For the ultimate deep dive into Okinawan culture, start the day with an extra kick from awamori coffee, which is sold in local convenience stores but can also be easily made at home.
Where to drink awamori
Awamori is without fail on the menu at any Okinawan restaurant, and it’s widely available to buy at supermarkets and other stores.
For a great choice in Naha, stop by Karakara to Chibuguwa, which is run by an Awamori Meister (an Okinawan government certified expert!) The entire bar is lined with bottles, and you can sample various awamori, from relatively young awamori matured only two to three years, to some that are more than 30 years old, all served from traditional drinking vessels.
If you find yourself a little north of Naha, a visit to Awamori Pub Yomitan Monogatari is a must. Yomitan is home to one of Okinawa’s most famous awamori brands, Zanpa, and this izakaya has an extensive line-up, alongside some original and highly creative cocktails. (As an aside, I also highly recommend ordering the squid ink soba — delicious!)
The awamori industry faces a problem plaguing many across Japan — a steeply declining population is leading to a lack of human resources, but also a shrinking domestic market. There are currently 47 licensed distilleries in Okinawa, but one is currently not producing and the future of another remains uncertain.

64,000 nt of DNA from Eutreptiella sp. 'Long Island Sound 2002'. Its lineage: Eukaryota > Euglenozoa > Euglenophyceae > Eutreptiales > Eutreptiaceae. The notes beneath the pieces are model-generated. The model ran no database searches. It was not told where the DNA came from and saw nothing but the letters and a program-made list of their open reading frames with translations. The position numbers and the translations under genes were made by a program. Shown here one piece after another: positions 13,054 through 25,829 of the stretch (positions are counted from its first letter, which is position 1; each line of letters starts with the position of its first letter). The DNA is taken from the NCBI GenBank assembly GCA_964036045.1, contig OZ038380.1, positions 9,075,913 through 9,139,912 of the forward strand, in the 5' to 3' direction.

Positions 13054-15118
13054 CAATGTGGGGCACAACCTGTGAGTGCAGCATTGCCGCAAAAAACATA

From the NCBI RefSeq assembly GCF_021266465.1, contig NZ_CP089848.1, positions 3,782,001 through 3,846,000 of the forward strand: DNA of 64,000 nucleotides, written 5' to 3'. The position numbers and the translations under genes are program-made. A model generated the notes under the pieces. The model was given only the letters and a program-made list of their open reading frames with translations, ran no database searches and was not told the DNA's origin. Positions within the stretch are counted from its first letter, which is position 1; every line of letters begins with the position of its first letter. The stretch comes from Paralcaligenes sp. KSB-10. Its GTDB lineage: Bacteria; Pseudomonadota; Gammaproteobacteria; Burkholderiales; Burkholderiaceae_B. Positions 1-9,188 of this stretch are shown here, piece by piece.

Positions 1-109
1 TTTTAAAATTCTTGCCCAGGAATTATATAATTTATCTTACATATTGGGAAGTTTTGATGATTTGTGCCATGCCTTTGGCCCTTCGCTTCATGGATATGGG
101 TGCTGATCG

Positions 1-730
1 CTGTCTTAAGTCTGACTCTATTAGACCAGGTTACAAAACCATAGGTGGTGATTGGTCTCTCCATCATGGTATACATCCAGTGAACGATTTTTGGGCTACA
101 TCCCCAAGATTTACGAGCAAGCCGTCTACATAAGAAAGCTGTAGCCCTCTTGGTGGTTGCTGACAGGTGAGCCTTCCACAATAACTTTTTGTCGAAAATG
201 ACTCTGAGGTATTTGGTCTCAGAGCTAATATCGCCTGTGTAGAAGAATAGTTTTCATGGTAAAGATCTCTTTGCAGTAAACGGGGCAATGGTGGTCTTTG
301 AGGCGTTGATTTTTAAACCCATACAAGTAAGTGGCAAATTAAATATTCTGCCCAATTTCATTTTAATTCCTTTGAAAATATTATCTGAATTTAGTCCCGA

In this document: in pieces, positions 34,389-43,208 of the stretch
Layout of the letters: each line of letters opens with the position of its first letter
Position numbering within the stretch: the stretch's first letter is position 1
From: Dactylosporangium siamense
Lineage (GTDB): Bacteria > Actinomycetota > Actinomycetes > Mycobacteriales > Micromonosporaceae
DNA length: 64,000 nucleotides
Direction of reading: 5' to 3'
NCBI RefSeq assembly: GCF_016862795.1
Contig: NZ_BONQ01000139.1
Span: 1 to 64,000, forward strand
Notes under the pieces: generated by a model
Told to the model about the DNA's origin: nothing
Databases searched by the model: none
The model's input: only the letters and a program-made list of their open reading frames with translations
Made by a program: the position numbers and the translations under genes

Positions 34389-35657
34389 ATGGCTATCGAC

This trend is seeing distillers increasingly push towards innovation and the overseas market. One example is Blueship Okinawa, a company established in 2016 that is collaborating with three leading distilleries to produce the brand RYUKYU 1429.
Since 2019, they’ve been distributing to several countries in Europe and are focusing on cocktails, alongside getting renowned bartenders on board, who could help to raise awamori awareness through becoming awamori influencers.
Grab yourself some awamori and watch this space for further creativity. As they say in Okinawa when it’s time for a toast: kari!
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Phoebe Amoroso is a Tokyo-based reporter, multimedia journalist and storyteller. Hailing from the UK, she moved to Japan in 2014 and has since been shouting about the country to all who will listen.
She divides her time between covering breaking news and producing feature stories for TV; writing about everything from business and tech to food and travel; and guiding hungry visitors who want to sample the best of Japanese cuisine. When not working and/or eating, she can often be found running up a mountain or cycling by the sea.